AODA, Accessibility, and Your Website
Accessibility isn’t just about making life easier for people with disabilities, it’s about breaking down barriers related to our communities, and making sure that everyone is included in every area of our organizations.
The Accessibility for Ontarians with Disabilities Act, (AODA) was passed in 2005 to “break down barriers for people with a disability”. Ontario isn’t the only jurisdiction that has passed similar legislation, though if you live in Ontario you need to be aware of the legislation as it applies to you.
Public organizations, non-profits, and private businesses need to complete an AODA compliance report. This report is a way to make sure that organizations are on track with the goal of making a fully accessible province by 2025.
The act covers five different areas of accessibility including employment and public spaces, but for today, let’s zero in on the legislation specific to your website.
In plain English, the Web Content Accessibility Guidelines (WCAG) give us a set of standards we test against to make sure that a website is accessible to all users. As we discussed previously, accessibility isn’t only about disability. It’s about including as many people into our community as possible. We need to make sure that when we communicate with the world, that the world can actually receive our message.
When you think about accessibility pertaining to web design, it helps to think about the many users who may be operating in contexts which are different from your own. Those user contexts could include people with apparent disabilities such as vision or hearing impairments.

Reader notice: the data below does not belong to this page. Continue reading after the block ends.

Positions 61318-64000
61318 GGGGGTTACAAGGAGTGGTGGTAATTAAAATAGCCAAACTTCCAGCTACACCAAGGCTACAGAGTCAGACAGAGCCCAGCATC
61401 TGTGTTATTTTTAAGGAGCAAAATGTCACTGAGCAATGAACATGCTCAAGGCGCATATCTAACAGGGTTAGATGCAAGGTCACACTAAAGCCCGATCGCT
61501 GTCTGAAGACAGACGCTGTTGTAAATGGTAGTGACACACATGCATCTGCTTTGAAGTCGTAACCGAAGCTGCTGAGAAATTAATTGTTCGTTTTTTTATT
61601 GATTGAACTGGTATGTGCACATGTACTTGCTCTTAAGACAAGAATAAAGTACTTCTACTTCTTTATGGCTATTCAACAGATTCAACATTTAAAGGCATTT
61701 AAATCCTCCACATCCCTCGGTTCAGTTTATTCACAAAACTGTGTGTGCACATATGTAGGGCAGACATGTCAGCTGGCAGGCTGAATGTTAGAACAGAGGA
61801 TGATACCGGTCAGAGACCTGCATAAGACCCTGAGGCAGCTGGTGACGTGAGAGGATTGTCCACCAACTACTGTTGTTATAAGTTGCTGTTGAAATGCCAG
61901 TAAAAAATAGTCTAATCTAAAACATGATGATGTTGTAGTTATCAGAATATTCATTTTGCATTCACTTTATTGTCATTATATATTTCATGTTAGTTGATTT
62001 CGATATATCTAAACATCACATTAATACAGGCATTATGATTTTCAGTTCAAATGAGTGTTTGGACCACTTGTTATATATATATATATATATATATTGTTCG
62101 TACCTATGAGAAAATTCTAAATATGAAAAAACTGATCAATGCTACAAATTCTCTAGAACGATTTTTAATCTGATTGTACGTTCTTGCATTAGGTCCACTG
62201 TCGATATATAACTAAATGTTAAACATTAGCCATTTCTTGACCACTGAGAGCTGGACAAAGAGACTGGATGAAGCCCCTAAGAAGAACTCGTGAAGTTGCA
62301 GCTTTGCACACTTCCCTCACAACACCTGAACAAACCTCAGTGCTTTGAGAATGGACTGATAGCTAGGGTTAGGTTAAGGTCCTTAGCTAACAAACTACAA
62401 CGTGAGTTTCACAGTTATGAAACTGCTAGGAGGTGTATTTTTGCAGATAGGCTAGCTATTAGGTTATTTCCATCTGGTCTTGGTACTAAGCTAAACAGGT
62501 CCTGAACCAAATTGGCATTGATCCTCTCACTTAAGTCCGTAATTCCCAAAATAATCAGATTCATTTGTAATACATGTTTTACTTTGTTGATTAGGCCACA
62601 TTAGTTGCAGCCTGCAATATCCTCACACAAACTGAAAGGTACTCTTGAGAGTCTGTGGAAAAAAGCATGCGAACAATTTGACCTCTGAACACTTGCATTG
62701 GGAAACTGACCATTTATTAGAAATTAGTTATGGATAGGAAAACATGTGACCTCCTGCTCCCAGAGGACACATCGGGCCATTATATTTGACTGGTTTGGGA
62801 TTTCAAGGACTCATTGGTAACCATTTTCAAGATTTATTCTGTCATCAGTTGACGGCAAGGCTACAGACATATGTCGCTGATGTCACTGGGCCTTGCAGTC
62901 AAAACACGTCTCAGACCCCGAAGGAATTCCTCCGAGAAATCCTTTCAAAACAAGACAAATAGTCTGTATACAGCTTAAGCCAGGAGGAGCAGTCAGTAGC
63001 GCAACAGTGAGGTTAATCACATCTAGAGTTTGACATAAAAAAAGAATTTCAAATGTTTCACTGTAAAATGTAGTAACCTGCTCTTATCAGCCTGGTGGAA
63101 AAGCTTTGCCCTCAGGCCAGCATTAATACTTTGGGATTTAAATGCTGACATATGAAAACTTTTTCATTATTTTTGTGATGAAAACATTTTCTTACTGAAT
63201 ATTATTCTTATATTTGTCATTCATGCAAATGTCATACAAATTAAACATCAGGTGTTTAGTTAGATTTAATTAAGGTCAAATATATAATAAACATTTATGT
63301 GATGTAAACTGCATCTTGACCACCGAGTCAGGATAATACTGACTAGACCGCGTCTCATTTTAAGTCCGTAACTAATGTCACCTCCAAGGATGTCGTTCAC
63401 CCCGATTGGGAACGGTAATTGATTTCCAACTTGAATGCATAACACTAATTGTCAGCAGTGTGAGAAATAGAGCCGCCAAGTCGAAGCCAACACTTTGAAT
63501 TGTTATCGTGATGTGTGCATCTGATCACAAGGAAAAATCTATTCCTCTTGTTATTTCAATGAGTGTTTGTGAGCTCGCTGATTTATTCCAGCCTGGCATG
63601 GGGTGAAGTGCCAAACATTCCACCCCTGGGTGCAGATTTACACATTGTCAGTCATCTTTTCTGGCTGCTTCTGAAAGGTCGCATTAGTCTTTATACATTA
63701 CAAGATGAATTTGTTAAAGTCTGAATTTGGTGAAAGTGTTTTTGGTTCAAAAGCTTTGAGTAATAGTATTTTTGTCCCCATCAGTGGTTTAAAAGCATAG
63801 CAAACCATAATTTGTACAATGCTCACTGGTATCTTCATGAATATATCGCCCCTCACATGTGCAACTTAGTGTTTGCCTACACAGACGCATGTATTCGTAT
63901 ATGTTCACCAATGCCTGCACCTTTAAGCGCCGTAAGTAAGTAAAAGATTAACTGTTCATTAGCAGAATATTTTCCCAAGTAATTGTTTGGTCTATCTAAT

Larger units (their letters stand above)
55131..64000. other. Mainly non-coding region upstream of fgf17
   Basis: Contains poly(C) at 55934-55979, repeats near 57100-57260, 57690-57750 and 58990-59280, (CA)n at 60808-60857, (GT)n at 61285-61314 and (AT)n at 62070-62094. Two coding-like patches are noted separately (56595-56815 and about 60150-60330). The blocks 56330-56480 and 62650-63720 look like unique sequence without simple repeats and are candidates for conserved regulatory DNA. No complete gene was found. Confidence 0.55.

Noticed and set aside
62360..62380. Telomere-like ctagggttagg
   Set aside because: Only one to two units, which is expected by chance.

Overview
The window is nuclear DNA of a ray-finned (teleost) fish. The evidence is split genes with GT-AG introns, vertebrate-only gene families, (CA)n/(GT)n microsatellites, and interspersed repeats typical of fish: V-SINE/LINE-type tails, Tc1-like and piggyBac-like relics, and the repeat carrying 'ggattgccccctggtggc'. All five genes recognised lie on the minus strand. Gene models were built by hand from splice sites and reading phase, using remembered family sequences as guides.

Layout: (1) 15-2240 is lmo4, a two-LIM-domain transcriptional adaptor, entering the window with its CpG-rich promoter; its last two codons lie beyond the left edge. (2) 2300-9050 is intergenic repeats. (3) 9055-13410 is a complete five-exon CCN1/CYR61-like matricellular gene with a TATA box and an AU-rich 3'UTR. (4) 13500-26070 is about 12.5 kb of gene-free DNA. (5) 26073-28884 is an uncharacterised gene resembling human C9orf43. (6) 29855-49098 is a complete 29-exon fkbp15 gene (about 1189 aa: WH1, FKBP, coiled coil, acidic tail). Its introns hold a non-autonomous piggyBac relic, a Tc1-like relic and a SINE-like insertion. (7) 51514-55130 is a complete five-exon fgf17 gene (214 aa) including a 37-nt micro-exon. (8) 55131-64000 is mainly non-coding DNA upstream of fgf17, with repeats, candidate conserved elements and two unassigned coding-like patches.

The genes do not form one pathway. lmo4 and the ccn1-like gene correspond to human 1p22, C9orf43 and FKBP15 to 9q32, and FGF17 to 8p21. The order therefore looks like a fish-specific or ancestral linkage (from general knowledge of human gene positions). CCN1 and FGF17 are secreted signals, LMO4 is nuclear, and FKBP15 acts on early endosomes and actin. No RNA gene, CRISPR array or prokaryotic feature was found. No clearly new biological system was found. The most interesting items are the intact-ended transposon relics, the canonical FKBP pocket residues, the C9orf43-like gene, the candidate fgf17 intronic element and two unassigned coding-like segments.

But another common context we need to think about is different screen resolutions. It’s no secret that mobile usage of the internet has soared in the past decade. Many older websites, designed during a time when smaller font sizing was in vogue, are unreadable or don’t scale well to a smaller screen. We don’t want to limit people from joining our community, so we need to go beyond the law when we consider different contexts of use.
We frequently do AODA audits on websites. This is a service we perform to audit your website to make sure it is complying with the WCAG Level AA standards.
Some of the most frequent AODA compliance issues we find are:
Images not having proper alternative text. Without alternative text, the content of an image will not be available to screen reader users or when the image is unavailable.
Insufficient colour contrast between text and background, making it difficult for people with low vision to read. Imagine highlighter on white—it’s difficult to read for most of us.
The site cannot be navigated using only the keyboard. Using a trackpad or mouse is only helpful if you use them.
Form elements are not properly labelled. Forms become unusable by screen readers if the inputs are not properly configured.
At rTraction, we solve communication problems. If all of this jargon sounds like a foreign language to you, we need to talk. If you have concerns about your website not being AODA compliant, let us help you with that.
Next time let’s discuss ways that your general communication may need to be improved to make sure you’re including everyone.
For more information about the WCAG: